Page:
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Top 5 Types of Small Business Loans

small business loans

Small Business Loans come in many forms.

Getting small business loans can be a daunting process for many small business owners. In addition to meeting the qualifications, the paperwork and process of applying for a small business loans can overwhelm a business owner. Traditional bank loans are simply out of reach for many business owners, so what can you do to get the needed capital to start or grow your business?

Access to capital is the Holy Grail of starting and growing a business. Entrepreneurs can obtain financing through various means such as: taking-on private or institutional investors, self-financing using personal credit cards and personal savings or obtaining loans from a lending institution. If you’re thinking about the last option (small business loans), a little education and preparation can go a long way.

If taking a loan to support your business is an option, you must decide what type of loan to apply for: the options range from a traditional bank loan to equipment financing, government-sponsored Small Business Administration (SBA) loans to invoice financing loans and other options in-between. Each of these options has unique features, requirements and a set of pros and cons. And of course, the type of loan you choose to apply for will determine your loan amount, repayment terms and interest rate and fees (known as the cost of borrowing).

Let’s take a look at some of the more popular options and loan programs available to small businesses. There are other forms of loans available, but here we will focus on 5 popular small business loan options. Fortunately, companies such as Biz2credit.com and others have streamlined the business loan application process and loan type selection using advanced technology.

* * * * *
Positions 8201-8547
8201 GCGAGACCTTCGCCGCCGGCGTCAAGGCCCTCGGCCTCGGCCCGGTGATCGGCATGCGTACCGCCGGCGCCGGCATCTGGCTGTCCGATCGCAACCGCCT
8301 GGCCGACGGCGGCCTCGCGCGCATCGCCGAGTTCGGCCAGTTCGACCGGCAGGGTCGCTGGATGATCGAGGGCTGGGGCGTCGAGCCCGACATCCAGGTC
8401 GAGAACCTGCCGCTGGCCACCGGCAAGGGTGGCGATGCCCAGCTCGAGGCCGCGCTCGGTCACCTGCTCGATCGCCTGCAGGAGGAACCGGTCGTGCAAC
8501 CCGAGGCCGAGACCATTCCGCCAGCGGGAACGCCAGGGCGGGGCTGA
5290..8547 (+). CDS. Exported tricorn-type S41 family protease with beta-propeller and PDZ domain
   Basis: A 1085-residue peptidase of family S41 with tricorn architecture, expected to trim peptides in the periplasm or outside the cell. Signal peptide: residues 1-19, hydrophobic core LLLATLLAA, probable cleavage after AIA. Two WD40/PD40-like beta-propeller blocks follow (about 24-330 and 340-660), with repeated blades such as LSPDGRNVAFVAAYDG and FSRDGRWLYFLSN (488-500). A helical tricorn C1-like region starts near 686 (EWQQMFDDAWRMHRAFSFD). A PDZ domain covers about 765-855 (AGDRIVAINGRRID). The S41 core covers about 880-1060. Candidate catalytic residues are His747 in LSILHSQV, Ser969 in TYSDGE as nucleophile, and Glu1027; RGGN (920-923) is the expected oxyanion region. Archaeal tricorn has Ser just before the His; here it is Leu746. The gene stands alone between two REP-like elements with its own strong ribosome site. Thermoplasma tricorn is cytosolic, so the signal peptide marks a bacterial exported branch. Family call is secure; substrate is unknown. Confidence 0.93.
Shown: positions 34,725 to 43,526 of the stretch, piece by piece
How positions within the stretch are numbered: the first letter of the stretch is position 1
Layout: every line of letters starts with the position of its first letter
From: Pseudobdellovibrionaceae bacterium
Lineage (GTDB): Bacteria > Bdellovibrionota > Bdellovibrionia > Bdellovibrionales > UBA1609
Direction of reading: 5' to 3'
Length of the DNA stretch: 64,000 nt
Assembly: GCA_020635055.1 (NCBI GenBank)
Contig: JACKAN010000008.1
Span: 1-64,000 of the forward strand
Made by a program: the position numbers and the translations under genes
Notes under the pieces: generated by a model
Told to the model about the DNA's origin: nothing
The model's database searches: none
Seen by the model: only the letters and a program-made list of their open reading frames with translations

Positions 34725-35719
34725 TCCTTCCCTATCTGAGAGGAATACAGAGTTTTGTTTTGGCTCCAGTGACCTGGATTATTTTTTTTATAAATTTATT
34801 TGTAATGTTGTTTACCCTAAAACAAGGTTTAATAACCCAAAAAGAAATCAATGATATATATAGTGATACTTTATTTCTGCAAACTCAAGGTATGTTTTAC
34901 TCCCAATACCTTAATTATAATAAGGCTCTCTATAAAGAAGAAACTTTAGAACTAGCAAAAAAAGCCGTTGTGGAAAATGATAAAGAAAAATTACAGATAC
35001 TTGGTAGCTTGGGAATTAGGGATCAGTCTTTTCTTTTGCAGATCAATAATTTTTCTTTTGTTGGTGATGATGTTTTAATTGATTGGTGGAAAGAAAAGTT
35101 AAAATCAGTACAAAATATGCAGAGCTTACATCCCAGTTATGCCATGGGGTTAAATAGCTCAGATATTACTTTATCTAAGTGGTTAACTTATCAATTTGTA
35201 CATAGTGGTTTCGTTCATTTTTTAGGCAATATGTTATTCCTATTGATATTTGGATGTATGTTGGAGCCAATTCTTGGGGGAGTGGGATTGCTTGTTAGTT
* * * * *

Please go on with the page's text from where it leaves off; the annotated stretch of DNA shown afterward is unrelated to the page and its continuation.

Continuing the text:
1. Small Business Administration (SBA) Loans

The SBA is a government-sponsored, government-guaranteed loan program designed for small business loans for companies who don’t qualify for a traditional bank loan. The US Government works with banks and other institutions by guaranteeing a loan given by the bank, so the banks are more flexible in their requirements when issuing the loans.

General Qualification Guidelines

  • 2+ years in business
  • 640 personal credit score
  • Approximately $100,000 in annual revenue

 

Application Process

 

Applicants may apply for SBA loans at many large or local banks or apply online.

 

Loan Limits

 

$5,000-$5 million

 

Loan Terms

 

5-25 years

 

Interest rates

 

Starting at 6.5%

 

Loan Approval Time

 

As soon as 3 weeks

 

 

Pros and Cons of an SBA Loan

Pros Cons
Lowest down payments Lengthy paperwork
Longest payment terms Longer approval times
Reasonable interest rates May require collateral
Suitable for a wide range of business purposes

 

  1. Term Loan

This is what most people understand about loans, it is a traditional-type loan and it is the most common choice for small business loans. You borrow a fixed or lump-sum amount of money, usually for a specific business purpose and the loan is paid back over the course of the prescribed term (1-5 years) and is mostly at a fixed interest rate.

General Qualification Guidelines